Byte of Prevention Blog

by Jay Reeves |

Should Law Schools be Teaching the Technology of Law?

law schoolLaw schools do a great job of teaching the law of technology – but when it comes to the technology of law, not so much.

The former refers to traditional courses in technology like intellectual property, contracts, cyber-ethics, defamation and software transactions. Law schools have been teaching this stuff for years.

But instruction on using technology to practice law is less common.

Some schools have tried. Harvard and Stanford, to name a pair, made a splash when they launched cutting-edge classes on artificial intelligence (AI) and computer applications. Both quietly shelved these offerings after several semesters.

Others offer coursework here and there. But few schools are making a concerted effort to train students on how technology impacts the practice of law.

ABA Technology Education Survey

The proof is found in a recent nationwide survey. In 2013 the ABA sent a questionnaire to the academic deans at all 203 accredited U.S. law schools asking how they are teaching the technology of law. The response was, well, underwhelming.

Only 32 law schools – or 16 percent – even bothered to return the survey. The rest presumably either lacked the time or had nothing to report.

The good news is that the responding schools are doing amazing things. Some have established centers dedicated to the technology of law. Others teach specialized classes in practice management. Three offer concentrations, certificates or joint degrees.

From the ABA report:

Much laudable innovation is occurring in related areas like entrepreneurship, financial skills, marketing and project management. There’s a growing recognition that students need to be practice-ready. And one must acknowledge that legal technology is just one of many subjects proponents are clamoring for schools to include in already-crowded curricula. Still, in a time when all aspects of society and business are being transformed by increasingly intelligent technology, one would think law schools could find room to focus on how the legal system and the practice of law are being transformed by innovative uses of technology.

6 Points of Academic Light 

  • Michigan State University’s Reinvent Law Laboratory. Created in 2012, the Reinvent Lab brings together the best ideas in law, technology and design. The lab is designed to be a disruptor. Which means anything goes, from smartphones to Snapchat. Old, traditional methods of delivering legal services are trotted out, examined and discarded if no longer viable. New tools are developed and honed. The project has been so successful that the founding professors share their work in conferences around the world.
  • Chicago–Kent College of Law. For years, the Center for Access to Justice & Technology has been breaking new ground. The center partners with the Computer-Assisted Legal Instruction (CALI) group for online education on Topics in Digital Law Practice. It also spearheads the A2J Clinic Project, financed by the federal Legal Services Corporation, to train students in document automation. The A2J Clinic Project has launched initiatives at the University of North Carolina and other schools.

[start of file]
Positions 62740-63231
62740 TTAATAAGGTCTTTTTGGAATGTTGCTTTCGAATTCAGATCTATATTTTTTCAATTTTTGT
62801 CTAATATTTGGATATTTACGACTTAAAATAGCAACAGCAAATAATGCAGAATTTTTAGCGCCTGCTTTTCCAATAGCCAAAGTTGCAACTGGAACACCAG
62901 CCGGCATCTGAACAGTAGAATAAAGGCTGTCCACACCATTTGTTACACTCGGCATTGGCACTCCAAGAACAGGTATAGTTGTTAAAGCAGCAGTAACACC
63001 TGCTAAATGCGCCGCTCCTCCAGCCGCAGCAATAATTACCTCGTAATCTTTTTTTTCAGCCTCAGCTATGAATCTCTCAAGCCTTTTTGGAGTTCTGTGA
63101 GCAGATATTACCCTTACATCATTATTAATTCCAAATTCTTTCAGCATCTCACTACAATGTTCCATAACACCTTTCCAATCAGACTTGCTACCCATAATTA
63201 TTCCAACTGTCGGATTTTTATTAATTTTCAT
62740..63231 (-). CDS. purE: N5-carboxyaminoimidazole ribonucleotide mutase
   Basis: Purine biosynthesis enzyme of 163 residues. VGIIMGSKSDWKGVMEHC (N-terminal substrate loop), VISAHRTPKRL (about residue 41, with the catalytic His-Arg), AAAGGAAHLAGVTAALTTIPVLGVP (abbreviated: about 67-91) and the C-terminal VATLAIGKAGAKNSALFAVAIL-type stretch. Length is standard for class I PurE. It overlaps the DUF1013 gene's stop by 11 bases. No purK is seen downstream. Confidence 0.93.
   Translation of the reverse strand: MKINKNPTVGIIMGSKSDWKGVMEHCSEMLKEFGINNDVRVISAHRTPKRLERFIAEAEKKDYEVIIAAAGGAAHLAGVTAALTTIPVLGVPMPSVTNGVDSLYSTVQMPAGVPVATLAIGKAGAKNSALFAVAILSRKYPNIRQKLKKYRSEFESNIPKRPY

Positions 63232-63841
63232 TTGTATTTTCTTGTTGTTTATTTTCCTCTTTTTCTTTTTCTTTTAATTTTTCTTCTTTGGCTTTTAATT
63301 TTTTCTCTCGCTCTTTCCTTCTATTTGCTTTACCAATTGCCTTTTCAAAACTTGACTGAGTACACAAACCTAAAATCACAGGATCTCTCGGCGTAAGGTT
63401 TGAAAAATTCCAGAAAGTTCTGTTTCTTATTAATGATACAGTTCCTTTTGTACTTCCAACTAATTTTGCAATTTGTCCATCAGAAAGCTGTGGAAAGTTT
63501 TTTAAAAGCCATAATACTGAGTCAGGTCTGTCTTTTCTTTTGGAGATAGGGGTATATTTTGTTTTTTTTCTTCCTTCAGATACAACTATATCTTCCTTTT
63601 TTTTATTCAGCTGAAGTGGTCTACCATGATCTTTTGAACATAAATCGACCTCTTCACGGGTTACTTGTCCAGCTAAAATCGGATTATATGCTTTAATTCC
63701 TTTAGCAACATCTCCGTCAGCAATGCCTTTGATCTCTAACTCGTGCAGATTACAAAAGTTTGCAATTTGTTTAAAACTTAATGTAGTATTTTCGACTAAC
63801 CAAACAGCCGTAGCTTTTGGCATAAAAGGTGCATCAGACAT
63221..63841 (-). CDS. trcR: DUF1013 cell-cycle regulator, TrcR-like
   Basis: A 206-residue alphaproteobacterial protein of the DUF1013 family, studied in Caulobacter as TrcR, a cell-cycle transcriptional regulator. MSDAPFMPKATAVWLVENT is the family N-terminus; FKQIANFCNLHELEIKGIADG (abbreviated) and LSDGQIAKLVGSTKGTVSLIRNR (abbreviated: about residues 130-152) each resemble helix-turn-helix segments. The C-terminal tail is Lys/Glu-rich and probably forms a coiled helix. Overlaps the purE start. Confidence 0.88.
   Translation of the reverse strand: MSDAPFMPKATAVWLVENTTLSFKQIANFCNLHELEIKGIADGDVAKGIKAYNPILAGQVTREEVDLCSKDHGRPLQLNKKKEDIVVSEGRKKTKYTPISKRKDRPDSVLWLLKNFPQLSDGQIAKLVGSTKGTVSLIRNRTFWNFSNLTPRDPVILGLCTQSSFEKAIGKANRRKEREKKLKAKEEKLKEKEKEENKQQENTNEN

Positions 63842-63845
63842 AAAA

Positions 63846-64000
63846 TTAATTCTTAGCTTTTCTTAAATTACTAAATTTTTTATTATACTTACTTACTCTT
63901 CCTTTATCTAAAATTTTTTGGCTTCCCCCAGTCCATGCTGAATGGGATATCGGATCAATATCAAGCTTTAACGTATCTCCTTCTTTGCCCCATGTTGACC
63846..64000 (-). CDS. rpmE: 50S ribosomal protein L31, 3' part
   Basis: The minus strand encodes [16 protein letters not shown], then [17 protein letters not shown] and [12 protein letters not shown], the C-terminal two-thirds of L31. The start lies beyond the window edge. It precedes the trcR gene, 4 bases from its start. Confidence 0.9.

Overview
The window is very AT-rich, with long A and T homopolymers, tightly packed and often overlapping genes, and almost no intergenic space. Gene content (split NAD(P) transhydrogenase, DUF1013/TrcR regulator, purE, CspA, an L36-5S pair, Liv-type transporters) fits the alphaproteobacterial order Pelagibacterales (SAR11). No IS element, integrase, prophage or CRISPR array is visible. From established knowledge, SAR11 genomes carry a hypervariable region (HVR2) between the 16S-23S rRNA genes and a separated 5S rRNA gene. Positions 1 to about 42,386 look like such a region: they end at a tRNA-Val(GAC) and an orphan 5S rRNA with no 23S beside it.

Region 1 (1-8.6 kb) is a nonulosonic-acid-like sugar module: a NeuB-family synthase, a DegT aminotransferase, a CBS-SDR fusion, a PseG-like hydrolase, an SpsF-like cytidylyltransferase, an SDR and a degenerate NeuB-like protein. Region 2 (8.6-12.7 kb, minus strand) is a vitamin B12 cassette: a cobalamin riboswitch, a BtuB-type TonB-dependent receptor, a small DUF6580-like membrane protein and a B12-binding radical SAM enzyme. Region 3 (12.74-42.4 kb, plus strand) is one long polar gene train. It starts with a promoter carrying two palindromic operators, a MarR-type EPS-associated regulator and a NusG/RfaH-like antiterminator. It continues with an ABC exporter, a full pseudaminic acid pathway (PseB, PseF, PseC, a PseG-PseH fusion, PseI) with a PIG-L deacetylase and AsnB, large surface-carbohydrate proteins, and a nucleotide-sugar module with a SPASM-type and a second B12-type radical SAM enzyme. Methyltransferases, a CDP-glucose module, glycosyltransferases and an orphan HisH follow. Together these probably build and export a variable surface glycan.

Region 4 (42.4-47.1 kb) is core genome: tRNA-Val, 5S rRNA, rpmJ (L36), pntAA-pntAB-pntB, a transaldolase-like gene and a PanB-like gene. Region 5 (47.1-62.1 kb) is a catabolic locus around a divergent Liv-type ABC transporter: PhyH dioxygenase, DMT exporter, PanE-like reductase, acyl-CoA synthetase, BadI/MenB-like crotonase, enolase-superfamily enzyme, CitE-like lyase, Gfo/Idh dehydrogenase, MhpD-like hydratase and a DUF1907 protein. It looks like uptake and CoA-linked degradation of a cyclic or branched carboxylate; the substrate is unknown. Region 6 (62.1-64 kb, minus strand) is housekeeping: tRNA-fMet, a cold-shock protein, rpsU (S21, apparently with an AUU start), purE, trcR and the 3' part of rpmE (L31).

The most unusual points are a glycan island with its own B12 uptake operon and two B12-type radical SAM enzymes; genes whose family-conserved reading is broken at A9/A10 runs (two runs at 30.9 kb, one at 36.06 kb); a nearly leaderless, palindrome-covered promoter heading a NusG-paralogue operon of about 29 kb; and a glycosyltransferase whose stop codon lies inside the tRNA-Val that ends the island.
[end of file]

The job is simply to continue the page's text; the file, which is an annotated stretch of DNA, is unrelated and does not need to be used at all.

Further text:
• Suffolk University School of Law. Started in 2013, Suffolk’s Institute on Law Practice Technology offers “hackathons” where people meet for collaborative computer programming, as well as Google Glass classroom training and tech externships to prepare students for the brave new digital world. Students can opt for a concentrated curriculum in Legal Technology and Innovation.
  • University of Pittsburgh School of Law. The Innovation Practice Institute teaches lawyers to be innovators through hands-on mentoring and community partnerships.
  • Florida Coastal School of Law. The Center for Law Practice Technology offers distance learning in law practice technology. Course offerings include Law Practice Technology and Management, Document Automation Applications, Legal Expert Systems, Social Media in Law Practice, Training Lawyers as Entrepreneurs, Legal Project Management, Legal Process Re-Design, eDiscovery Management, Access to Justice and Legal Technology and Ethics of Practicing Law in a Digital World.
  • Columbia Law School. The Lawyering in the Digital Age Clinic is not just a class, it’s a journey. The program involves working with clients and collaborating on projects with public interest legal organizations and prominent jurists.

What’s your view of technology and the law? Is this something law schools should do more of? How has tech training improved your legal skills?

Source: American Bar Association, Richard Grant and Marc Lauritsen

Jay Reeves a/k/a The Risk Man has practiced law in North Carolina and South Carolina. Formerly he was Legal Editor at Lawyers Weekly and Risk Manager at Lawyers Mutual. Contact him at 919-619-2441 or

About the Author

Jay Reeves

Jay Reeves practiced law in North Carolina and South Carolina. He was Legal Editor at Lawyers Weekly and Risk Manager at Lawyers Mutual. He is the author of The Most Powerful Attorney in the World, a collection of short stories from a law life well-lived, which as the seasons pass becomes less about law and liability and more about loss, love, longing, laughter and life's lasting luminescence.

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